Gary Cameron Reuters/Landov

Originally published on Tue March 19, 2013 5:51 pm

Amid Washington's dysfunction, one issue has united some liberal Democrats and conservative Republicans: a common concern that "too big to fail" is alive and well.

Despite the Dodd-Frank financial reforms, these lawmakers believe the nation's largest banks still pose a threat to the economy and that the government will step in to bail them out if they get in trouble.

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The Two-Way
4:00 pm
Tue March 19, 2013

Will Congolese Warlord's Weirdly Civil Surrender Get Fellow Rebels A Free Pass?

Gen. Bosco Ntaganda addresses a news conference in Kabati, a village located in Congo's North Kivu province, on Jan. 8, 2009. He showed up at the U.S. Embassy in Kigali on Monday and asked to be transferred to The Hague where is wanted on war crimes charges.
Abdul Ndemere Reuters /Landov

Originally published on Tue March 19, 2013 4:19 pm

Bosco Ntaganda, the Congolese warlord and rebel leader wanted by the International Criminal Court, showed up at the U.S. Embassy in Kigali on Monday in a taxicab. He was apparently unexpected.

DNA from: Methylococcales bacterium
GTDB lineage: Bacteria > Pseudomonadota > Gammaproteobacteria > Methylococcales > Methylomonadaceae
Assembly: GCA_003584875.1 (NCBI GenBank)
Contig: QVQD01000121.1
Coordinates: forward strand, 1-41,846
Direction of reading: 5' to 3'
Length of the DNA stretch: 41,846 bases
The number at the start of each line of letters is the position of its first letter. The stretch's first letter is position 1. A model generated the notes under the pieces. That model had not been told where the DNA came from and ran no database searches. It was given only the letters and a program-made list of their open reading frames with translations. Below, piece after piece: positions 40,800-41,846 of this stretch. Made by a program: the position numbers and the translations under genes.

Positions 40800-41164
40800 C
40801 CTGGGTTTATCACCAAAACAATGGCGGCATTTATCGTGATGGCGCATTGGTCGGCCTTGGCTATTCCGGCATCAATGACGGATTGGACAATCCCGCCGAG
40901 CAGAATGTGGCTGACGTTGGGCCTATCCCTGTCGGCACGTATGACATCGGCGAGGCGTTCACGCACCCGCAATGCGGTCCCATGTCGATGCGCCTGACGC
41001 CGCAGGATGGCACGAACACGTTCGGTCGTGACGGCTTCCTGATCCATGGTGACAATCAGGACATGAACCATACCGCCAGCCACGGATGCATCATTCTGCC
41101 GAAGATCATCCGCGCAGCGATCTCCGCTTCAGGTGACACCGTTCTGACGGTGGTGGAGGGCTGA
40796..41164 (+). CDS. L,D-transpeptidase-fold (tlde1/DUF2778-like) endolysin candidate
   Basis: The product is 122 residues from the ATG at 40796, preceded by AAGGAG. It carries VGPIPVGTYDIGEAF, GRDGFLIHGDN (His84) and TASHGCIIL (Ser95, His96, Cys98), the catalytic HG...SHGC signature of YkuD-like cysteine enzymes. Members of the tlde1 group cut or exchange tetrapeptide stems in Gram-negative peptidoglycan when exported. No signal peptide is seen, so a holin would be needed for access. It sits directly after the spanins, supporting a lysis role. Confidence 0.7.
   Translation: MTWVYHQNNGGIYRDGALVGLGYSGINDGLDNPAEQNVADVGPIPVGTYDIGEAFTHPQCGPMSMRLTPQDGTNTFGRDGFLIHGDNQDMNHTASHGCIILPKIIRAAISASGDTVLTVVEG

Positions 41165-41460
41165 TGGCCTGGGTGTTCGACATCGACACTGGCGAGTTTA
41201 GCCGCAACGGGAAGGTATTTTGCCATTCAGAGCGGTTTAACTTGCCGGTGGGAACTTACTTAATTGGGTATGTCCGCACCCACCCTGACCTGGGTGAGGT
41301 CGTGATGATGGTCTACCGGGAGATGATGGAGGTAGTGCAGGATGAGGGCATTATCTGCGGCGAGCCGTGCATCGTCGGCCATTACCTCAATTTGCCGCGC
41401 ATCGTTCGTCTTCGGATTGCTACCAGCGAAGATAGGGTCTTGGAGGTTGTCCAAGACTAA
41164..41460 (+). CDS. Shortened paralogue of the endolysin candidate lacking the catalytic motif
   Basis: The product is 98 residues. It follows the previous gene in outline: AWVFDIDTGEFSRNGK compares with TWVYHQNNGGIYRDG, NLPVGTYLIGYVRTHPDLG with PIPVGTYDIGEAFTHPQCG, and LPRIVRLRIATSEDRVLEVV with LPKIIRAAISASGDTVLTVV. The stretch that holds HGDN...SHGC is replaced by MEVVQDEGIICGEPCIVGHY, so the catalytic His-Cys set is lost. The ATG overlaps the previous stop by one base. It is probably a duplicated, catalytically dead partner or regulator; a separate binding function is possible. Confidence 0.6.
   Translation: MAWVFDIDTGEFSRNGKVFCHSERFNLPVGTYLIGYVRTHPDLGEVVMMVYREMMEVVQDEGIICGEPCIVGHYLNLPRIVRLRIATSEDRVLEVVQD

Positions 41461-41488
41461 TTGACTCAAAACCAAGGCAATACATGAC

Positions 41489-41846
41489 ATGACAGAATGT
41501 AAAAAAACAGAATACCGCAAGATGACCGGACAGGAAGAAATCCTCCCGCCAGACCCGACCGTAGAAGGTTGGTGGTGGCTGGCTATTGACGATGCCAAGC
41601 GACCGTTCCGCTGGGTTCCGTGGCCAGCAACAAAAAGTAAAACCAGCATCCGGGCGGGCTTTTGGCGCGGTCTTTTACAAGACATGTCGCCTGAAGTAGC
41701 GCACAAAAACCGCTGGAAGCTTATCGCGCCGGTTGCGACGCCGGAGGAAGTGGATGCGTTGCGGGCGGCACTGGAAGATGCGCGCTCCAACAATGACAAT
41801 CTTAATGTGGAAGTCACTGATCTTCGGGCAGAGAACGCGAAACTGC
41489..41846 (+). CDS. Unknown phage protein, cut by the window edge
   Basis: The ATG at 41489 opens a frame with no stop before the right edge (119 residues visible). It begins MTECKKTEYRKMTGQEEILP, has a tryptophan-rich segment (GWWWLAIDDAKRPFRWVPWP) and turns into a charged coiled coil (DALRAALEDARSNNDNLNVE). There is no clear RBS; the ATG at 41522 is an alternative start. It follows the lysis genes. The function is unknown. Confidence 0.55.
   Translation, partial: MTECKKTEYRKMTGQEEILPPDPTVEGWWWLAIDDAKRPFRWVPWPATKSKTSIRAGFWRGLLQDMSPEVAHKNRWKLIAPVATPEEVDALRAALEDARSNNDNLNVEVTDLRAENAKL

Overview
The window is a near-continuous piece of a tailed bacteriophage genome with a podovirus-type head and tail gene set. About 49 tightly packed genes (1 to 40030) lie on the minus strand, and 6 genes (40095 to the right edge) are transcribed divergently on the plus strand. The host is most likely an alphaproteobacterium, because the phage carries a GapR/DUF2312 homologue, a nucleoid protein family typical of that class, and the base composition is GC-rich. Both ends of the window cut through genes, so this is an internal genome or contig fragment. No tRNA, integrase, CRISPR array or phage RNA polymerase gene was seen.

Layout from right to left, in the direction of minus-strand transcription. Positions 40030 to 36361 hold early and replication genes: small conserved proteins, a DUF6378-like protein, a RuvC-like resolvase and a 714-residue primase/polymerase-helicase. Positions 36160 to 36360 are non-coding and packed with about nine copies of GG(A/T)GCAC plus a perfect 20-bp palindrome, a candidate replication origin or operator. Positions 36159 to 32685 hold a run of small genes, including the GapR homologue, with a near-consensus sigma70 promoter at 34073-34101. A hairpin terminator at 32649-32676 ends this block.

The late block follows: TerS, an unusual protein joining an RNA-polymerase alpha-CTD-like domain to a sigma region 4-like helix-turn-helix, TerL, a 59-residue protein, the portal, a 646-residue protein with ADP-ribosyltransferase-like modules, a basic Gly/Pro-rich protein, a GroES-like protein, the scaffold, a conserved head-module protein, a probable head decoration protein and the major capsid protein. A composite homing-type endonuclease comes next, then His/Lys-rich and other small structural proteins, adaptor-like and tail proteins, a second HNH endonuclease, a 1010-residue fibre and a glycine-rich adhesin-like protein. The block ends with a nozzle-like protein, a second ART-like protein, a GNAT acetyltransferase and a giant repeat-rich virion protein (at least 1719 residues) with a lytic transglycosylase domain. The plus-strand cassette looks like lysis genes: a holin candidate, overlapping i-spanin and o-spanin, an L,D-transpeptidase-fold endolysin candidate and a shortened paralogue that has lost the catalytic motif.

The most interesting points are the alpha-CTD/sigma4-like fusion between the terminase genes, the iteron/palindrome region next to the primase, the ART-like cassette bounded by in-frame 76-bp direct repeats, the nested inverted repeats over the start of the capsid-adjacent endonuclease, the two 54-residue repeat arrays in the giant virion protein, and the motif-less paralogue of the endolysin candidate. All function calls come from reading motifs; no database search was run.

"We did not have any prior notice or consultations with him to indicate that he would do that," State Department spokeswoman Victoria Nuland said Tuesday. "He was a walk-in, in the truest sense of the word."

She said the U.S. is now "working to facilitate his request" to be transported to the Netherlands to stand trial.

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It's All Politics
3:23 pm
Tue March 19, 2013

Scholar Outlines The Long, Rocky Road Of GOP Outreach Efforts

Sen. Bob Dole, R-Kan., speaks on Oct. 22, 1977, in Atlanta. A political scientist says the GOP has suffered some missteps in its outreach efforts to certain voters since at least the time of Dole.
AP

Originally published on Tue March 19, 2013 4:04 pm

One of the most interesting observations we've seen regarding the Republican National Committee's latest effort to win the hearts and minds of minorities, women and young voters was to be found on a blog that promotes a

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Guns In America: A Loaded Relationship
3:20 pm
Tue March 19, 2013

A Turning Point For Talking About Suicide And Guns In Wyoming

Connie Jacobson, coroner in Natrona County, Wyo., says suicide is one of the biggest public health problems facing the state. Wyoming has the highest suicide rate in the U.S., and two-thirds of suicides in the state are by firearm.
Kirk Siegler NPR